Some of the motifs are inspired from Gustav Klimt's paintings as Utopia jacquard and its shimmering effect reminding of the mosaics of Ravenna.
Duncan overcoat (photography Richard Haughton).
The shimmering fabric of the dress worn by Adèle Bloch-Bauer on old yellowish photography has been translated into a moiré and evanescent like jacquard called "Adèle" to evoke her ambiguous weakness.
The artist Duncan Grant inspired me strong colour block images and I used another tartan pattern, much simpler, much roughly hand painted to be translated into a woolen textured jacquard on a perfecto, a large overcoat and accessories. As for my grandson Elliott's fresco, I selected part of it to be put on a jacquard grid and recolored.
And finally, the unavoidable items of our winter collections are bulky sweaters and open coats called "Ultra", knitted in soft tones mixing hairy alpaca with dry wool for a hand knit effect in a twisted stitch which is slowly disappearing into stocking stitch.
The whole collection is sprinkled with falsely handcraft details, reminding these artistic movements, these thinkers from XXth century modernity.
Concerning colours, we immediately fixed 2 variations: green/pink and dark blue/orange with nude pink as a neutral basis for all colour variations.
The Renaissance Castle
For many years already, I have been going to the concerts given at Bournazel Castle and been a member of the association. The owners are friends of mine and often offered me to shoot in this magnificent Renaissance building. But until now, I was feeling that the collections didn't fit the place and century.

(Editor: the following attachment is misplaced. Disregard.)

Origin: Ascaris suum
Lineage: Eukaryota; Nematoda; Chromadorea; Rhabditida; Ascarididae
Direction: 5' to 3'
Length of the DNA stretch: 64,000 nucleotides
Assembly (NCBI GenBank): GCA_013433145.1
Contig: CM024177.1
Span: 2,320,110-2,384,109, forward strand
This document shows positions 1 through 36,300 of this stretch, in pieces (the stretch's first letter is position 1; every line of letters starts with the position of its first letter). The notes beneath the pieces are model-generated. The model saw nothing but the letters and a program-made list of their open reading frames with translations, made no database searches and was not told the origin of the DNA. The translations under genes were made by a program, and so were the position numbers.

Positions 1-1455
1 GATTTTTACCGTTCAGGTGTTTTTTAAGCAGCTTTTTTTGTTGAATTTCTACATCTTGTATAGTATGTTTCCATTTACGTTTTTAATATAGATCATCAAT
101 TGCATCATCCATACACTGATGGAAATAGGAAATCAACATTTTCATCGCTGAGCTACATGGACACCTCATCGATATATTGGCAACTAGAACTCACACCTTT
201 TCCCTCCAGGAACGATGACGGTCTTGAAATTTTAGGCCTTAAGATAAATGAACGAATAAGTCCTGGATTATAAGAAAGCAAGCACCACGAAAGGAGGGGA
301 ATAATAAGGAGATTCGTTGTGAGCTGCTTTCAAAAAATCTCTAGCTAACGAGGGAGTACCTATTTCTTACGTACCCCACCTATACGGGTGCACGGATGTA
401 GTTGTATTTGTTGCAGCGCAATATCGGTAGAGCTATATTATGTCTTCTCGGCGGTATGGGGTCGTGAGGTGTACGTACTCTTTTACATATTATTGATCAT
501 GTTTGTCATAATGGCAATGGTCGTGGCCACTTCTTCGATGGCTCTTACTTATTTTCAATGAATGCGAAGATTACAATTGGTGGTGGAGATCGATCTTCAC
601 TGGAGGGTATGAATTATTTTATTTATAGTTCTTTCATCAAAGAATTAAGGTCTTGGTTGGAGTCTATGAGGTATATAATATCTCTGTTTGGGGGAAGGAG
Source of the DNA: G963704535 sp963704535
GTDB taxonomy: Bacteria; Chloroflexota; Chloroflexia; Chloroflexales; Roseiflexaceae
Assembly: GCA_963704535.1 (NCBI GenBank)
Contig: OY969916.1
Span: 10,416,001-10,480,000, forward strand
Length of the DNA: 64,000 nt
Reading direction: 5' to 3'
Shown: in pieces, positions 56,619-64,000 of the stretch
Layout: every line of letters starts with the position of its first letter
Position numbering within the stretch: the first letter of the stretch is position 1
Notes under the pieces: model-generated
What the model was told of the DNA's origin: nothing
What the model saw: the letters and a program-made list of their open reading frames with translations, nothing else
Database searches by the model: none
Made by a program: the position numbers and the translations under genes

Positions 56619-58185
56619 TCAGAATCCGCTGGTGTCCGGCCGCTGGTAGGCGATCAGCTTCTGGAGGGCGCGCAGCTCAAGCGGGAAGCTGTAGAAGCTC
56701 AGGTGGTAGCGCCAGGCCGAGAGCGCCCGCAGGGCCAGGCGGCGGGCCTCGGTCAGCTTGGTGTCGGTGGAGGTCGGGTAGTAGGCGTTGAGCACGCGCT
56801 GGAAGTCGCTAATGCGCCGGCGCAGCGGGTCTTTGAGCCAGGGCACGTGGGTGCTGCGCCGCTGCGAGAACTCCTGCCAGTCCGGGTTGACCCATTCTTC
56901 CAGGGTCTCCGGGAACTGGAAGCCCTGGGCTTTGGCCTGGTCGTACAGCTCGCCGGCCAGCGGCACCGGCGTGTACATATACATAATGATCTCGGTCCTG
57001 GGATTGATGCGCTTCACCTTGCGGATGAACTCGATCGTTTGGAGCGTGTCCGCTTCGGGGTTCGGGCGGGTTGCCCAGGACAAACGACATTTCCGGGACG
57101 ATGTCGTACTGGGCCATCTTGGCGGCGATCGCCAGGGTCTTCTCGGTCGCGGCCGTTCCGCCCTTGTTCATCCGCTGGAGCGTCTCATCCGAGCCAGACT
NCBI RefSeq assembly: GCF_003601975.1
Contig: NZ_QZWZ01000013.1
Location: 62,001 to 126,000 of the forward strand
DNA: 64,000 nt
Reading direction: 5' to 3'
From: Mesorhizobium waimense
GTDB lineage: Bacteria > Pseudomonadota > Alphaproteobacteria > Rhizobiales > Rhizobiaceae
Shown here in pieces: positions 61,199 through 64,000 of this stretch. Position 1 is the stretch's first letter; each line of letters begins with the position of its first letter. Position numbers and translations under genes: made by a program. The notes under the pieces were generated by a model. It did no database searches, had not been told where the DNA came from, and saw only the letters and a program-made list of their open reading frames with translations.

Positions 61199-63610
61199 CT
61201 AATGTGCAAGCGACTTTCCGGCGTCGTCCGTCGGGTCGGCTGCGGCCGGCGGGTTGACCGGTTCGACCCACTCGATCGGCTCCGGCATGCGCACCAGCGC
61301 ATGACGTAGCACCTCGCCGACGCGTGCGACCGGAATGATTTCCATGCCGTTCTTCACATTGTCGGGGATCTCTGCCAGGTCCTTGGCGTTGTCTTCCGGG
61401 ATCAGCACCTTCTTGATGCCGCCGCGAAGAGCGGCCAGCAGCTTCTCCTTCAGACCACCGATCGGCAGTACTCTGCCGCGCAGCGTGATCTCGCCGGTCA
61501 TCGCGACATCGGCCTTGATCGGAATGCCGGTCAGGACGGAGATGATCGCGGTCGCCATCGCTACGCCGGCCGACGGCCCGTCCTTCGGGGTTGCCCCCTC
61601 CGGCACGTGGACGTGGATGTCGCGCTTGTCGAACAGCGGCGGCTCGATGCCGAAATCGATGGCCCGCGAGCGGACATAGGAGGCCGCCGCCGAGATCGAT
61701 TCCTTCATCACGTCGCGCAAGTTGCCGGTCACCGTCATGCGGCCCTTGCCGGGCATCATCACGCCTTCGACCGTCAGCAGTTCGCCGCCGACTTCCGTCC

At the beginning of winter, my first idea of shooting in an artist workshop has been fruitless and I had nowhere to stage the collection in.Then my husband suggested and convinced me to reconsider the castle. And one hour driving later, I was scouting locations from another century…
Not being so much sure of the validity of my choice, I sent these pictures to Richard Haughton, the photographer whom we are regularly working with. He found the location very unique but was doubtful… till the shooting day when we settled in the castle for 2 full days.
Dressing in one of the castle room.
Drawing by Alexandre Miel
Once there, the whole team is exploring and studying the possible locations... marveling about the armchairs covered with historical fabrics, the tapestries covering the walls, the skilled choice of furniture, the patina of the paving stones and the extraordinary restoring work. The place, patiently rebuilt, stone by stone is strangely inhabited. All of us are bewitched, silent and full of respect for it. Then we start improvising and let the magic of Bournazel operate. Alina, the model, is perfectly playing her part of fallen aristocrat, of tormented muse or poetess and the collection is taking it easy either in the ball room or in the galleries.
That's all there is to it!
Showroom Catherine André at PPPaper, Taipei